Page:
Two weeks ago, standing on the Syria-Israel border in the Golan Heights, I wrote a column positing that this frontier was the “second most dangerous” war zone in the world today — after the Korean Peninsula. Your honor, I’d like to revise and amend that column.
Having watched the opening ceremony of the Winter Olympics, where North and South Korean athletes marched last week into the stadium together in a love fest; and having also watched Israel shoot down an Iranian drone from Syria, bomb an Iranian base in Syria and lose one of its own F-16s to a Syrian missile; and after U.S. jets killed a bunch of Russian “contractors” who got too close to our forces in Syria, I now think the Syria-Israel-Lebanon front is the most dangerous corner in the world.
Where else can you find Syrian, Russian, American, Iranian and Turkish troops or advisers squaring off on the ground and in the air — along with pro-Iranian Shiite mercenaries from Iraq, Lebanon, Pakistan and Afghanistan; pro-U.S. Kurdish fighters from northern Syria; ISIS remnants; various pro-Saudi and pro-Jordanian anti-Syrian regime Sunni rebels and — I am not making this up — pro-Syrian regime Russian Orthodox Cossack “contractors” who went to Syria to defend Mother Russia from “crazy barbarians” — all rubbing against one another?
As The Washington Post pointed out, “In the space of a single week last week, Russia, Turkey, Iran and Israel lost aircraft to hostile fire” in Syria.
The term “powder keg” was invented for this place. And the term “3-D battlefield” doesn’t even begin to capture its complexity. It is a multidimensional battlefield that requires a quantum computer to sort out the myriad number of actors, shifting alliances and lines of conflict.”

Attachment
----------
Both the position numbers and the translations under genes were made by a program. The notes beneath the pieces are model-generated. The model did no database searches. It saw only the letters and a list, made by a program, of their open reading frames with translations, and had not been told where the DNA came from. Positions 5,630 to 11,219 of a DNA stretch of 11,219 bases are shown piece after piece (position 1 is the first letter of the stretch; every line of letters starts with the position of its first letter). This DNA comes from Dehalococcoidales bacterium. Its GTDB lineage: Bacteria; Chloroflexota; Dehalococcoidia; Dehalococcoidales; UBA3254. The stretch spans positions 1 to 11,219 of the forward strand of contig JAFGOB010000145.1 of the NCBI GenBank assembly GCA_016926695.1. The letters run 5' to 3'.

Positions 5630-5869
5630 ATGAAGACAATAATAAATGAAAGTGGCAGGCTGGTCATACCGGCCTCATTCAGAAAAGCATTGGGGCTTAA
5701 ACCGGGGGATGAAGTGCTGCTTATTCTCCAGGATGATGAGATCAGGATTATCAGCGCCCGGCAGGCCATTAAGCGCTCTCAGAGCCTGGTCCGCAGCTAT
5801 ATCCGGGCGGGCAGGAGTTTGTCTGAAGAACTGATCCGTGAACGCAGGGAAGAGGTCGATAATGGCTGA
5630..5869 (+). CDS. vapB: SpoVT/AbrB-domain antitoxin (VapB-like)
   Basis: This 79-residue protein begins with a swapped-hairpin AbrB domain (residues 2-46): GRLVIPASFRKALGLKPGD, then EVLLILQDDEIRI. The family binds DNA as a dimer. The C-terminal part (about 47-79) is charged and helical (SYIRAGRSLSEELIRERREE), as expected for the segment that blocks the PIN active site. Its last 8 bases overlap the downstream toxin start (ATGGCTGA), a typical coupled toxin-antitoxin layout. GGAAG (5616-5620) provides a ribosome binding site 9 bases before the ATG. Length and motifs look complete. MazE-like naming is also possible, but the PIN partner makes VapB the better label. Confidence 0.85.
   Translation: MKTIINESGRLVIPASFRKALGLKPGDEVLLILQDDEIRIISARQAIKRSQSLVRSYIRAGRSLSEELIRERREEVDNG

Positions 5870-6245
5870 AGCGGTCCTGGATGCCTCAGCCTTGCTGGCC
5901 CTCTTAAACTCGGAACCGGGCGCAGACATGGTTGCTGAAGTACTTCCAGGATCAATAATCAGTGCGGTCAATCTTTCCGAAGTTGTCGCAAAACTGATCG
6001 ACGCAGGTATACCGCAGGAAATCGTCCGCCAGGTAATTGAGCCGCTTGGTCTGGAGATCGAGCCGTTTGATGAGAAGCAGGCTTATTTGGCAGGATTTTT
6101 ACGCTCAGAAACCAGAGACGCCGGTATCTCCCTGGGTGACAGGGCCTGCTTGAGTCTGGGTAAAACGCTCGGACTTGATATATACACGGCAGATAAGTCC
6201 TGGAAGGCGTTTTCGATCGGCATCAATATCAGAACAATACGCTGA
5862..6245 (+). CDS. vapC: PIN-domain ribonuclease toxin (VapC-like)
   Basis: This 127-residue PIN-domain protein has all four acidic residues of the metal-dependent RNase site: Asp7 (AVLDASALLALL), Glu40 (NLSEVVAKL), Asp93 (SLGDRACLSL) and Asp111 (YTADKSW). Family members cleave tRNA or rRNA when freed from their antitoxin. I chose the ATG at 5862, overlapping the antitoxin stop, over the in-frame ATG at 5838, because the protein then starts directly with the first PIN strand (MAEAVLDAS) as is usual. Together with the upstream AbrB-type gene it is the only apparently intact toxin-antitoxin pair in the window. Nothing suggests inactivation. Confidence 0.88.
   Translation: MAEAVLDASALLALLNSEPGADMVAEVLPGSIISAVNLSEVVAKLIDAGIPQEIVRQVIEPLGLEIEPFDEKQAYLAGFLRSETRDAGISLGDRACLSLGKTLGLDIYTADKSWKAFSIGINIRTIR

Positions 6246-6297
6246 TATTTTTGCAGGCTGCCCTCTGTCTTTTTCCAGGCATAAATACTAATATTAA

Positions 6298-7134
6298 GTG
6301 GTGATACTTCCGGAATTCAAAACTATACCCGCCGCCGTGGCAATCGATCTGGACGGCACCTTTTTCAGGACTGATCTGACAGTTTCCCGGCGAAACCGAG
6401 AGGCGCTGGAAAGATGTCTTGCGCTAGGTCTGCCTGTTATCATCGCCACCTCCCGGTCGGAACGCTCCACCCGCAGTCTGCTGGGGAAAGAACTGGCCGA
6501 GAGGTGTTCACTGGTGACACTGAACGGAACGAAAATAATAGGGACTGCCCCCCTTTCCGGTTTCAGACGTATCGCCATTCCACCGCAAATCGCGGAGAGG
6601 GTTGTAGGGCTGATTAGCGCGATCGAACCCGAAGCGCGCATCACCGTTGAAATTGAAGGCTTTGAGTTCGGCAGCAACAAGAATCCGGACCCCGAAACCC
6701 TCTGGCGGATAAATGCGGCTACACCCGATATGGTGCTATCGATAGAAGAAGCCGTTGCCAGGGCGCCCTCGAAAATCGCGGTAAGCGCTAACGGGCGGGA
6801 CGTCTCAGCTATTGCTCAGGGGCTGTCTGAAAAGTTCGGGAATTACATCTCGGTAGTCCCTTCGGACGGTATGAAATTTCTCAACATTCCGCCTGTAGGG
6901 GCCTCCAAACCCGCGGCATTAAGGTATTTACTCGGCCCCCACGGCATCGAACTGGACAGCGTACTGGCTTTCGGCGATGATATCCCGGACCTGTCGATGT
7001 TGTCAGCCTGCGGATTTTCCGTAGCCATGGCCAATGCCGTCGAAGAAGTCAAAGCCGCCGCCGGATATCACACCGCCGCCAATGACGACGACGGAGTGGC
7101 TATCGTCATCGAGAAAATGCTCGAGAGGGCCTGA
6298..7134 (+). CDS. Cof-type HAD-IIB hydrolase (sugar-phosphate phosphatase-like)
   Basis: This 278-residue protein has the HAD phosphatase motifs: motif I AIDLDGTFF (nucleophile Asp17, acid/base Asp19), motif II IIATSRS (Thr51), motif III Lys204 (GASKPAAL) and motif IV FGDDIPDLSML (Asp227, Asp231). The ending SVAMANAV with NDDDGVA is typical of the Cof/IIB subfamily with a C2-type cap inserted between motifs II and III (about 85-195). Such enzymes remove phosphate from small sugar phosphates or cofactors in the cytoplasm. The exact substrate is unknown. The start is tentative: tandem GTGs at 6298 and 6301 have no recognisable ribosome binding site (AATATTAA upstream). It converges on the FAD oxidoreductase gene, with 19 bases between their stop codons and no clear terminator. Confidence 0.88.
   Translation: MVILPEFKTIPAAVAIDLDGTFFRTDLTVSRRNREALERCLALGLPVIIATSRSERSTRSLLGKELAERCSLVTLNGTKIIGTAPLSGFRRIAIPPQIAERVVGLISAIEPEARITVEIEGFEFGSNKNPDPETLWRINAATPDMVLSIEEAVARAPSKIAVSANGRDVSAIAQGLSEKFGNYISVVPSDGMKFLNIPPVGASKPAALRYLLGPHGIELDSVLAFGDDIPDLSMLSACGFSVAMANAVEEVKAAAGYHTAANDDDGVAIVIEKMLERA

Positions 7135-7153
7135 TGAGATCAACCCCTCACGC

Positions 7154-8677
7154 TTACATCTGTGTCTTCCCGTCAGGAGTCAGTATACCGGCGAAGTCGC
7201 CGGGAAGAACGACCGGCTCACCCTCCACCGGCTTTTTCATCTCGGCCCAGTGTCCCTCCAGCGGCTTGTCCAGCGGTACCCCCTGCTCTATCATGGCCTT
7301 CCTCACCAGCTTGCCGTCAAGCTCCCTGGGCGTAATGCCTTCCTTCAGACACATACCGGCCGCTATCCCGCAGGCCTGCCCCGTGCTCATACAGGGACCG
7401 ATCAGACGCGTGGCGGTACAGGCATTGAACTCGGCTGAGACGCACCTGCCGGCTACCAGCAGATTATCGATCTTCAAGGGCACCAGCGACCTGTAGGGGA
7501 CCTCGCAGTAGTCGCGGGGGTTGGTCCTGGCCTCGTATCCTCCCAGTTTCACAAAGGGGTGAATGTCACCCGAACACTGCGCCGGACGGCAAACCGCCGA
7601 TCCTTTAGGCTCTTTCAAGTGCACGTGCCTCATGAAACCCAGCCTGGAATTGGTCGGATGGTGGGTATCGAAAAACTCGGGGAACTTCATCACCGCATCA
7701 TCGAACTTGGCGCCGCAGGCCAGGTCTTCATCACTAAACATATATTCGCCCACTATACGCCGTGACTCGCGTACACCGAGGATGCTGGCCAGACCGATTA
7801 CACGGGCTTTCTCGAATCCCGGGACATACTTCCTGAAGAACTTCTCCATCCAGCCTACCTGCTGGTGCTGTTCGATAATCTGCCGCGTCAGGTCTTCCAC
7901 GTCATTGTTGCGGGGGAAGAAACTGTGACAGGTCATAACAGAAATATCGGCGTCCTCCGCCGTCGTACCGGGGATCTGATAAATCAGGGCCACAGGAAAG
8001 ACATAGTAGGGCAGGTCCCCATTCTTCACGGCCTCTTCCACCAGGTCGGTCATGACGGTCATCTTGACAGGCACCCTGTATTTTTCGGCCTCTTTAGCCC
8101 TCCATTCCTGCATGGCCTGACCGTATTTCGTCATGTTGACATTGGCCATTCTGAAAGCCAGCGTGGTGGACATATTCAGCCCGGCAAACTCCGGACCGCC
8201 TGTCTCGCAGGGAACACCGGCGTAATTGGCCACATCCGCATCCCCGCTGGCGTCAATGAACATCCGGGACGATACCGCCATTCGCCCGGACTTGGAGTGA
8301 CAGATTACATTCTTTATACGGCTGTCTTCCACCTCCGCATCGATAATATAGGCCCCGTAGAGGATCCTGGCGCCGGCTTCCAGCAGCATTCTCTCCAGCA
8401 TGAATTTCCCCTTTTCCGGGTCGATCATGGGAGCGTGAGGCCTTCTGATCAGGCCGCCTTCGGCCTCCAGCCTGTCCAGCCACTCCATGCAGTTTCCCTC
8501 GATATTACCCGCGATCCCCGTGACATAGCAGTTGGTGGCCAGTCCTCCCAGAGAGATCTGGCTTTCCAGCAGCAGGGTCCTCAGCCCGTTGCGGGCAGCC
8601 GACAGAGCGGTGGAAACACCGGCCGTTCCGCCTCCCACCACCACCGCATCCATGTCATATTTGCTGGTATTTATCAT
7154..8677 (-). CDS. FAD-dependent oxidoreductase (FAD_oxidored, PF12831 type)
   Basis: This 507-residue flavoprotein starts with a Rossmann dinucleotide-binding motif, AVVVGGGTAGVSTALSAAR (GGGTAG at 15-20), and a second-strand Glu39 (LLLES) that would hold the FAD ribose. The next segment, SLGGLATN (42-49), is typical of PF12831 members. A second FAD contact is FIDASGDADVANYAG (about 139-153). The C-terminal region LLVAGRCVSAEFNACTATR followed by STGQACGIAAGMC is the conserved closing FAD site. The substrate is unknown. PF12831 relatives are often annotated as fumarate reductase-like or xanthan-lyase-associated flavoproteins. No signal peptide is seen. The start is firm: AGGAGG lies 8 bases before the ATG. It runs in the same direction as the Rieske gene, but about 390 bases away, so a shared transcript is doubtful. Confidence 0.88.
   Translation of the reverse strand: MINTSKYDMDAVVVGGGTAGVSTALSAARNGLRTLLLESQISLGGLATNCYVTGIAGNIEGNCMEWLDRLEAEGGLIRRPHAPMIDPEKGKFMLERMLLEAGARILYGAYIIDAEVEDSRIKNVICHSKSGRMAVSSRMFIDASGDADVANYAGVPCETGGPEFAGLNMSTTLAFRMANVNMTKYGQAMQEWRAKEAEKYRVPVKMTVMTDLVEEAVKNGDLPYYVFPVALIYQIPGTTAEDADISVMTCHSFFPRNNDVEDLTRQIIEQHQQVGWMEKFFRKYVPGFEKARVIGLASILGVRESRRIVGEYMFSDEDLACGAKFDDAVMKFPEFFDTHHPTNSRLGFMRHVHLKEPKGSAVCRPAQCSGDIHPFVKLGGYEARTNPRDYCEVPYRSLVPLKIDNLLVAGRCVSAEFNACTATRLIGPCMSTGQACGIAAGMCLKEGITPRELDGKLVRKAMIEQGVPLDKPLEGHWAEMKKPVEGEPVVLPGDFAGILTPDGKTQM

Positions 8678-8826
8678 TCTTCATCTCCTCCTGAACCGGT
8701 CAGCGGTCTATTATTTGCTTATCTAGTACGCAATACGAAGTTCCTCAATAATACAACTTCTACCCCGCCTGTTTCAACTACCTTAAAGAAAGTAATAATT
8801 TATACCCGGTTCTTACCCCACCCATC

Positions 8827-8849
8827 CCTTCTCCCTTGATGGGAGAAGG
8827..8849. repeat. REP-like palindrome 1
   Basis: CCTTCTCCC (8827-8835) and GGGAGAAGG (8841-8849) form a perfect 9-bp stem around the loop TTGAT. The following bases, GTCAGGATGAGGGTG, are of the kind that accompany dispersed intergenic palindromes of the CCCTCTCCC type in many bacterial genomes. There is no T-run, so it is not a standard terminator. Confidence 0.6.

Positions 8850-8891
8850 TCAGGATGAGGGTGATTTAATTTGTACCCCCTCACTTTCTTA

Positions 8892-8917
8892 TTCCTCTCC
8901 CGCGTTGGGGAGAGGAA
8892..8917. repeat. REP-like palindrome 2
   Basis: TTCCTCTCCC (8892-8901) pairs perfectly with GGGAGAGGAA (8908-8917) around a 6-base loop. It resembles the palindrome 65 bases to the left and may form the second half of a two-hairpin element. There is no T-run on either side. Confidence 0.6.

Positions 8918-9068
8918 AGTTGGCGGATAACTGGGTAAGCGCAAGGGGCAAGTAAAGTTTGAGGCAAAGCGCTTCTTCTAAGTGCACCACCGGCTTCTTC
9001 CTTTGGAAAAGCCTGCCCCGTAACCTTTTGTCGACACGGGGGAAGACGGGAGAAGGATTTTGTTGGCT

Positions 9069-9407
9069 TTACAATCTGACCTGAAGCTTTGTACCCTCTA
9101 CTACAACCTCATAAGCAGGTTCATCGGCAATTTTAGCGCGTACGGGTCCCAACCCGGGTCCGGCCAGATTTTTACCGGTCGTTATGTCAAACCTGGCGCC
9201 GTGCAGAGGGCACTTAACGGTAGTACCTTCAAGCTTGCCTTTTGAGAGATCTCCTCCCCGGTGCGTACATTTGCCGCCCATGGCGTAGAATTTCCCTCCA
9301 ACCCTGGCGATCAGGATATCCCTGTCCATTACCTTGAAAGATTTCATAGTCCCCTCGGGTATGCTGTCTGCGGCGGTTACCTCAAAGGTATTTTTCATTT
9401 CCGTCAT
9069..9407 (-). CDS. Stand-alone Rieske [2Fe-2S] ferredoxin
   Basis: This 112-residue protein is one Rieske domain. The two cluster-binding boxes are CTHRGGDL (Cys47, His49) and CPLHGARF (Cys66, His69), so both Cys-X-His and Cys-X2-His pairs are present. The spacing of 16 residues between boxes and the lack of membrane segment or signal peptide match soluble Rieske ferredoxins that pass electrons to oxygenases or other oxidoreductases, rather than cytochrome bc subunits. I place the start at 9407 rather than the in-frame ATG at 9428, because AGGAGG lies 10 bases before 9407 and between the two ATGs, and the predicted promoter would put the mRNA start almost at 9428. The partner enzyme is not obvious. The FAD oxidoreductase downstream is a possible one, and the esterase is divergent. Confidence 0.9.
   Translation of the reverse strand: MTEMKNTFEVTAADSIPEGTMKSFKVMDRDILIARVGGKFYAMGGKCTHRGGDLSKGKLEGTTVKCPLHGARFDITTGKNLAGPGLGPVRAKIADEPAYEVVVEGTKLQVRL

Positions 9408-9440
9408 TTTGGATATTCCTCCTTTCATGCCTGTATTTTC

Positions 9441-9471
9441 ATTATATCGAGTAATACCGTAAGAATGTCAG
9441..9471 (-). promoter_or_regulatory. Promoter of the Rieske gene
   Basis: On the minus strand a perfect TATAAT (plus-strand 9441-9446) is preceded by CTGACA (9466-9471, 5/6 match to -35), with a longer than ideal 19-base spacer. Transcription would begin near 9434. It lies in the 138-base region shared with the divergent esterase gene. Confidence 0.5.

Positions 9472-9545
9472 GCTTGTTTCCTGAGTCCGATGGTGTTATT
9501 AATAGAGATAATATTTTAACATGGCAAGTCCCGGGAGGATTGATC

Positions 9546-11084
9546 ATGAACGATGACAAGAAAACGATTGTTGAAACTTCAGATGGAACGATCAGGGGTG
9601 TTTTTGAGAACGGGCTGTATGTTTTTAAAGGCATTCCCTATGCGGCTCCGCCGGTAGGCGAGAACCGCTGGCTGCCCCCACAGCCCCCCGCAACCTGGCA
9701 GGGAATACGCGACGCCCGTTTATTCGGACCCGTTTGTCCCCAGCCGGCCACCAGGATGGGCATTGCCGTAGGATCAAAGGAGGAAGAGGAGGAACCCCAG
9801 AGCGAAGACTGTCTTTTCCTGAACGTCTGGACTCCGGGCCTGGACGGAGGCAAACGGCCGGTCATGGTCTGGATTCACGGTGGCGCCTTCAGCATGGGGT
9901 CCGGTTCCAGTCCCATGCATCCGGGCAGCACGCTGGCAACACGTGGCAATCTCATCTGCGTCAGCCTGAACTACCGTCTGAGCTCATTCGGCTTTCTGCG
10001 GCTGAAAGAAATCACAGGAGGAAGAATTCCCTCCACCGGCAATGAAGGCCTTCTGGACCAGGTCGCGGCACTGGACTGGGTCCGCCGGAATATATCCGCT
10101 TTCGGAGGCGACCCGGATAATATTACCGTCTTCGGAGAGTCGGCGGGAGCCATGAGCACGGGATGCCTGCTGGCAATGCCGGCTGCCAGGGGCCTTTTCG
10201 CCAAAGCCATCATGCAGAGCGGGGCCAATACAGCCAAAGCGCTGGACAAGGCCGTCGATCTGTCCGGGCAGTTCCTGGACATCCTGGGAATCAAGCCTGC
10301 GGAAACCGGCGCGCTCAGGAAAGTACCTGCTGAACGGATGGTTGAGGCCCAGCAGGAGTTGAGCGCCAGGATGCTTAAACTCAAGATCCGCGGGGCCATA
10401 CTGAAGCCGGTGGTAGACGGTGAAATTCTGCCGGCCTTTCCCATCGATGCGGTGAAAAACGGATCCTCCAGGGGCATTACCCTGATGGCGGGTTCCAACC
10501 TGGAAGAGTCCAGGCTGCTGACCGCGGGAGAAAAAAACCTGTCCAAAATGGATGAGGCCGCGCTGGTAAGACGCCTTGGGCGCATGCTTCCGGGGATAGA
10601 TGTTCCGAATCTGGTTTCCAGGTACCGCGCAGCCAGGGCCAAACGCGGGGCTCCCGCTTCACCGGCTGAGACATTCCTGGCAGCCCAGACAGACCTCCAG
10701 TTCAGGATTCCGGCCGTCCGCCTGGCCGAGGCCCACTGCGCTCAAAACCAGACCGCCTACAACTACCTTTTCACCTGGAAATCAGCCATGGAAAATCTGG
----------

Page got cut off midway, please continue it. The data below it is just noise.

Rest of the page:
Good article, but this top comment raised some issures.
“the Russians just want to siphon off as much oil as they can from Syria, and use it as a base and an ego booster, without clashing with anyone”
That completely misunderstands the Russians. Syria has very little oil, less than it consumes itself, while Russia is one of the world’s major producers that is short of markets more than oil. There is no oil to siphon off, nor any need for Russia to do so.
Russia is not fixated on a base in Syria. That is projecting American ideas and priorities onto the Russians. They have always had a “base” in Syria, that they neglected, made no investment in, and allowed to silt up and rust. They’ve never used any bases in Syria except to do what they are now doing in Syria.
Ego boost? Russia got that from Crimea. They get none from Syria. The Russian public fears such a war.
So why is Russia there? Because the jihadi war is just a few hundred miles overland from their own restive Muslim regions in which they recently fought difficult wars. They are containing it there, so they don’t have to contain it at home (again).
Such a total misread of a major player like Russia suggests this column is not entirely reliable. It projects American ideas as if others think like us. They don’t.
The conclusion is also wrong. Syria is very unlikely to reach a power sharing accord like Lebanon did. Lebanon had a long history of power sharing among three major groups, while Syria has always been a top down very heavy handed dictatorship.